> I'm inclined not to attempt to fix this. The reason that we don't pull 'a.b' out of sys.modules at this point is that if later in the execution of a/b.py we get an exception, the import will be cancelled, and sys.modules['a.b'] will be *deleted*, and then the variable 'c' would have a reference to a half-loaded module. I think this is solvable -- track and delete the references too. It's your decision in the end, but I think it's not good to make the language inconsistent because of technical limitations -- the interface should be the primary source for decisions.
|msg291414 - (view)||Author: Victor Varvariuc (Victor.Varvariuc)||Date: 2017-04-10 05:58|
> it is possible for module a to override its attribute b without updating sys.modules This sounds like a really strange application. Even if someone overrides the attribute, when you do in other place `import a.b.c as m` you expect `a.b.c` to be path to a module, otherwise it would be hard to debug. The docs https://docs.python.org/3/reference/simple_stmts.html#import say `import_stmt ::= "import" module ["as" name]` meaning everywhere that `module` is a path to a module. https://docs.python.org/3/reference/import.html#searching > To begin the search, Python needs the fully qualified name of the module (or package, but for the purposes of this discussion, the difference is immaterial) being imported. This name may come from various arguments to the import statement, or from the parameters to the importlib.import_module() or __import__() functions. So if you treat `import a.b.c as m` as `import a; m = a.b.c` -- it go go in some cases against the docs.
|msg291416 - (view)||Author: Nick Coghlan (ncoghlan) *||Date: 2017-04-10 06:25|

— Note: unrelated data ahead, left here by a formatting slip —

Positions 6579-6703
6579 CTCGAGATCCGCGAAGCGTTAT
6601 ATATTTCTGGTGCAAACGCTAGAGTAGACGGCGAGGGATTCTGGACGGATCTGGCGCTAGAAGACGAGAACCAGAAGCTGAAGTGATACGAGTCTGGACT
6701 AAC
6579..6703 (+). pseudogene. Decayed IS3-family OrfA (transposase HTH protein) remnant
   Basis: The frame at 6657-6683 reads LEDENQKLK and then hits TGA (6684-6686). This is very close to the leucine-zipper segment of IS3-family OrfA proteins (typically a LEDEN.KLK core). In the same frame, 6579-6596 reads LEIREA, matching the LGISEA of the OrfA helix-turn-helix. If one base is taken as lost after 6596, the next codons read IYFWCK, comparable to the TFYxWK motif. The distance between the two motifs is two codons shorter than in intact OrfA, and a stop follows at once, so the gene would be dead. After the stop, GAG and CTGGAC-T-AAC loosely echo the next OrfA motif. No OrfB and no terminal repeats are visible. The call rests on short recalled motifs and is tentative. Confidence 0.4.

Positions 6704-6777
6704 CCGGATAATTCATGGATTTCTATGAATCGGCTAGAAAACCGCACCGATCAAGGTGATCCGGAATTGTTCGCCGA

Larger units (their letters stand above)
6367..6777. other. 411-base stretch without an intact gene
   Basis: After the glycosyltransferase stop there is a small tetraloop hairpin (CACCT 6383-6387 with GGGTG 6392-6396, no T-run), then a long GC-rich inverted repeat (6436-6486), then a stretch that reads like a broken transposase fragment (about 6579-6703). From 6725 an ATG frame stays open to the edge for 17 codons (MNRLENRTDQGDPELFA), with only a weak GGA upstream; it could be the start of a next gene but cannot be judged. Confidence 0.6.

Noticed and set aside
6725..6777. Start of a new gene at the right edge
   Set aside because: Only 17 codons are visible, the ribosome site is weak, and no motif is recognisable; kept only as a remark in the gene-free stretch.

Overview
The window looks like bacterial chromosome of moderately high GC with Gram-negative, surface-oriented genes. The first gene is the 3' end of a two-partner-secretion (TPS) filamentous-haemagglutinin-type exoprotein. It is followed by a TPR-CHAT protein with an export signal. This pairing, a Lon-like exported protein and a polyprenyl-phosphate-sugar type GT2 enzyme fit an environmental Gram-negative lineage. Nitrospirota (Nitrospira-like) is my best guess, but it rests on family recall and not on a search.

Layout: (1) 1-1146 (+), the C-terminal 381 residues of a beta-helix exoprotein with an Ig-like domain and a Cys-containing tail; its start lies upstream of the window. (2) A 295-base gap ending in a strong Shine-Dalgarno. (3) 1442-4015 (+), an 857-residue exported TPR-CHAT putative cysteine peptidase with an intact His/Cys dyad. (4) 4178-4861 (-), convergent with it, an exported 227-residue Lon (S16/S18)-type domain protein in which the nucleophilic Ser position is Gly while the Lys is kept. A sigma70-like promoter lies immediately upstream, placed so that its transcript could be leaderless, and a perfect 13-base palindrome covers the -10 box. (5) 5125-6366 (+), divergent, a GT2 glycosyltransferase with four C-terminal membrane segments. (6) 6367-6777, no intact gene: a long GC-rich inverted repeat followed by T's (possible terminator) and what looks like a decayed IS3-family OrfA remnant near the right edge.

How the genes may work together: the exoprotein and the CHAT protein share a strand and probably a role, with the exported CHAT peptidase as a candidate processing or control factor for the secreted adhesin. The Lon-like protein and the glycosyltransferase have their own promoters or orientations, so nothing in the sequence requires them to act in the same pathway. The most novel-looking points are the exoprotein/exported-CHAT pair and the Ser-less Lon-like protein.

Right, this problem only arises with import cycles, and that's why we resisted making eager submodule resolution work *at all* for so long (issue 992389 was filed way back in 2004). We only conceded the point (with issue 17636 being implemented for 3.5) specifically to address a barrier to adoption for explicit relative imports, as it turned out that "from . import bar" could fail in cases where "import foo.bar" previously worked. The best explanation I could find for that rationale in the related python-dev thread is PJE's post here: https://mail.python.org/pipermail/python-dev/2013-April/125121.html What Victor's python-ideas thread pointed out is that there are actually *3* flavours of import where this particular circular reference problem can come up: # Has worked as long as Python has had packages, # as long as you only lazily resolve foo.bar in # function and method implementations import foo.bar # Has worked since 3.5 due to the IMPORT_FROM # change that falls back to a sys.modules lookup from foo import bar # Still gives AttributeError since it # eagerly resolves the attribute lookup import foo.bar as bar While I think the architectural case for allowing this kind of circular dependency between different top level namespaces is *much* weaker than that for allowing it within packages, I do think there's a reasonable consistency argument to be made in favour of ensuring that `from foo import bar` and `import foo.bar as bar` are functionally equivalent when `bar` is a submodule of `foo`, especially since the latter form makes it clearer to the reader that `bar` *is* a submodule, rather than any arbitrary attribute. I don't think it's a big problem in practice (so I wouldn't spend any time on implementing it myself), but the notion of an IMPORT_ATTR opcode for the "import x.y.z as m" case that parallels IMPORT_FROM seems architecturally clean to me in a way that the proposed resolutions to issue 992389 weren't.